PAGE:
Barack Obama | David Souter | News | Supreme Court

U.S. Supreme Court Justice David Souter to Retire in June

U.S. Supreme Court Justice David Souter, appointed by the elder George Bush in 1990, will retire at the end of June, according to officials close to Souter, news outlets reported late Thursday.

Souter The NYT: "The departure will open the first seat for a Democratic president to fill in 15 years and could prove a test of Mr. Obama’s plans for reshaping the nation’s judiciary. Confirmation battles for the Supreme Court in recent years have proved to be intensely partisan and divisive moments in Washington, but Mr. Obama has more leeway than his predecessors because his party holds such a strong majority in the Senate. Replacing Justice Souter with a liberal would not change the basic makeup of the court, where he and three other justices hold down the left wing against a conservative caucus of four justices. Justice Anthony Kennedy, a moderate Republican appointee, often provides the swing vote that controls important decisions."

Marc Ambinder at The Atlantic speculates: "Among those who might make the list of replacements: incoming solicitor general Elena Kagan, formerly the dean of the Harvard Law School, Cass Sunstein, a brilliant constitutional law prof who now works at Obama's Office of Management and Budget, Secretary of State Hillary Clinton, appelate judge Diane Wood, and Leah Ward Sears, the chief justice of Georgia's Supreme Court. A dark horse might be Judge Nicholas Garaufis of the Eastern District of New York. If Obama has a short list, it is probably much longer than mine, and includes many judges I haven't considered. A side note: watch for Vice President Joe Biden, a former chair of the Judiciary Committee in the Senate, to play a significant role in this process."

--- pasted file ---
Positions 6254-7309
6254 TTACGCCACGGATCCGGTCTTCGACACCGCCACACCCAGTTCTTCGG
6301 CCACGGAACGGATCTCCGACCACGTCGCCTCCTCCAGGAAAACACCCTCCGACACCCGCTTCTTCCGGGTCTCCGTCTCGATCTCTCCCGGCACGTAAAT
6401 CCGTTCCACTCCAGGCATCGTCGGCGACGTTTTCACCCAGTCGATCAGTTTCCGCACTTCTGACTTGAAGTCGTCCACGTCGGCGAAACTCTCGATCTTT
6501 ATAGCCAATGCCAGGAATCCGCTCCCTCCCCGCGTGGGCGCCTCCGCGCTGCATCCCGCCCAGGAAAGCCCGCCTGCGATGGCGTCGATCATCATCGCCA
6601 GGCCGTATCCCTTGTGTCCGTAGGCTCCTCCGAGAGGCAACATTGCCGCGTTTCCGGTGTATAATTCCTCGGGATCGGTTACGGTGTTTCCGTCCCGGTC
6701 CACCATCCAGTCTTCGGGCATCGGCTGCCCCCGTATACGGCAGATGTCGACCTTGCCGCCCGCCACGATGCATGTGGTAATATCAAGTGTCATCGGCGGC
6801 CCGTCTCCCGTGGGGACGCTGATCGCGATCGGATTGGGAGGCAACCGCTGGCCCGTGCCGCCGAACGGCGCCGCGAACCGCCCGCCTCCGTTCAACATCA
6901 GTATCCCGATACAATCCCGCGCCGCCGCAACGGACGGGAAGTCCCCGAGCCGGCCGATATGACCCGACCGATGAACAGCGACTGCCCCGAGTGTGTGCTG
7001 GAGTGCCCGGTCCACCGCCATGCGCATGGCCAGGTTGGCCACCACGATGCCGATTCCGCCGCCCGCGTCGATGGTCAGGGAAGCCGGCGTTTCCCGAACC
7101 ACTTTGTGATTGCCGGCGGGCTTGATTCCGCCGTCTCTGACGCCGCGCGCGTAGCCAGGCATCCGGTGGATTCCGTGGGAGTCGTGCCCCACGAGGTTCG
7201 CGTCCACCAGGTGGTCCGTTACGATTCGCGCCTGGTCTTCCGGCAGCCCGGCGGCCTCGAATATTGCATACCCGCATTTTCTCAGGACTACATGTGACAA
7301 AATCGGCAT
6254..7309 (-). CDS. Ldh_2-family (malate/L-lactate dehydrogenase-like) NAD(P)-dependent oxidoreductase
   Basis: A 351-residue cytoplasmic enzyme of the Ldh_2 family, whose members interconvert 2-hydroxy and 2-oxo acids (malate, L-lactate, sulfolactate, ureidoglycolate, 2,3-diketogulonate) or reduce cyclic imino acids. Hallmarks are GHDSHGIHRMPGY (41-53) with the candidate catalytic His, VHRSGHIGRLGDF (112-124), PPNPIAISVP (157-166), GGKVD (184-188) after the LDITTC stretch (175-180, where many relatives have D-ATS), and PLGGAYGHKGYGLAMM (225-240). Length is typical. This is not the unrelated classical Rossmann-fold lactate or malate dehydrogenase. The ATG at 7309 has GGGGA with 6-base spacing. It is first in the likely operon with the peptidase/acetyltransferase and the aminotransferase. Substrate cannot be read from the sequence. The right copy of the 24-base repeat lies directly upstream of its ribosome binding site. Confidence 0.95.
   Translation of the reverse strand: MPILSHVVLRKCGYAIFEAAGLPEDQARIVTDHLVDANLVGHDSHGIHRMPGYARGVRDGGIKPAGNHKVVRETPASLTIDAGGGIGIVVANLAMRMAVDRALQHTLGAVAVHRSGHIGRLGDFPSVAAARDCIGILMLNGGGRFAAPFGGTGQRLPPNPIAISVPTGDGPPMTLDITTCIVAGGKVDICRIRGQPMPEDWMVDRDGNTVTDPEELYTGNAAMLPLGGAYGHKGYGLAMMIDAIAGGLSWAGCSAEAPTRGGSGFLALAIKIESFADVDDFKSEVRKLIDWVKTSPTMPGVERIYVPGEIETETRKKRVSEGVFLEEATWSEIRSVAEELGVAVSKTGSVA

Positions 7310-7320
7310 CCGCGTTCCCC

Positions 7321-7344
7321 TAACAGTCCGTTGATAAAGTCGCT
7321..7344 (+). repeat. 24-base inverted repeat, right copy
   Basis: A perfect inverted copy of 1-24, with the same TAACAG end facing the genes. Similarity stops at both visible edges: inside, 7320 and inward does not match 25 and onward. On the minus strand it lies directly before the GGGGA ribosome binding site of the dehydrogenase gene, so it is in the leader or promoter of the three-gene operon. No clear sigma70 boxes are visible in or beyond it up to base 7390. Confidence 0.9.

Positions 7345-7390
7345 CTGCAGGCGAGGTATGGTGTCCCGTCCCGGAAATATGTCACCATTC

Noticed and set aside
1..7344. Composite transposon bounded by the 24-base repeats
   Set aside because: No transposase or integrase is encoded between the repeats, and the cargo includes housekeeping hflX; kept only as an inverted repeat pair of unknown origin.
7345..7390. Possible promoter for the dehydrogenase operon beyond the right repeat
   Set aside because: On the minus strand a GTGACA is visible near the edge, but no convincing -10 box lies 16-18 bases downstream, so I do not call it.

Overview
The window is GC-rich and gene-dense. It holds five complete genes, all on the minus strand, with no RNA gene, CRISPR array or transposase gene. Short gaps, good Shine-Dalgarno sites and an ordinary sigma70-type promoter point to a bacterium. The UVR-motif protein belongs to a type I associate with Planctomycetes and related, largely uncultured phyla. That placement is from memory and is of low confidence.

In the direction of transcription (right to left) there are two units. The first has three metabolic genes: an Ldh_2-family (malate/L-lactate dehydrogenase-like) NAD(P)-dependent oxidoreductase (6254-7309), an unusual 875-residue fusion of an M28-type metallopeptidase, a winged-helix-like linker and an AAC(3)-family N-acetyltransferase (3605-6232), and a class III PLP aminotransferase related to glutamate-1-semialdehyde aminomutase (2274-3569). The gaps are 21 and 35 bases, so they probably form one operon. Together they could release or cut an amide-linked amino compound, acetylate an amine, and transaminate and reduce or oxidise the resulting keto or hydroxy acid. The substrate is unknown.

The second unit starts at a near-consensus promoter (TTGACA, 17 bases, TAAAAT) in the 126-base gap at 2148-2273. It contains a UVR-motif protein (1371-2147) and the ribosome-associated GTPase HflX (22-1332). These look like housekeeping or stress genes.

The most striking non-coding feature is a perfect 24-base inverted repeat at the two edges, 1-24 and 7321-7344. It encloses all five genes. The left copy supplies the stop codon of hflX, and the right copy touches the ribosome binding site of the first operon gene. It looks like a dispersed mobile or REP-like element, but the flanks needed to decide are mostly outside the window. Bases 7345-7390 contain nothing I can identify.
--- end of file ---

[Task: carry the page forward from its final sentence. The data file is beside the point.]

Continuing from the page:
Speculation arose about an empty seat in February when Ruth Bader Ginsburg announced she had surgery for pancreatic cancer. Ginsburg, who is 76, has said she wants to serve into her 80's.

Watch Souter's swearing-in ceremony from 1990 and NBC's Pete Williams breaking the news last night, AFTER THE JUMP...

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  1. Ugh... why or why couldn't it have Scalia or Thomas! Well, at least Justice Souter waited until Bush left office. He was a great Justice and will be missed. Stephens and Ginsburg can't be far behind, it is inevitable. Bush made sure his appointees were young so they would be on the court for a looooooooooong time. Obama is pretty smart and savvy, so I'm sure he'll do the right thing. As much as I think Hillary would be a great choice, I don't think that would happen. She is too old. I think Obama wants to have a lasting impression on the court. I know I would!

    Posted by: Mike | May 1, 2009 7:55:13 AM

  2. Look for Obama to appoint a Hispanic, probably female to the bench.

    As much as I would have liked to have seen Hillary on the court, she will likely remain at State. She has been doing an excellent job and seems happy there.

    Souter will be missed. He was a surprise moderate which threw Bush Senior and his cronies for a loop.

    Too bad its not Scalia or Thomas stepping down.

    Posted by: Hank | May 1, 2009 8:19:00 AM

  3. It is an open secret that Souter has always hated Washington DC with a passion. Thankfully he waited till shrub was gone and a dem was in office so he could ditch the town.

    But DAMN why couldn't scalia have had that heart attack that his lard clogged arteries are racing towards.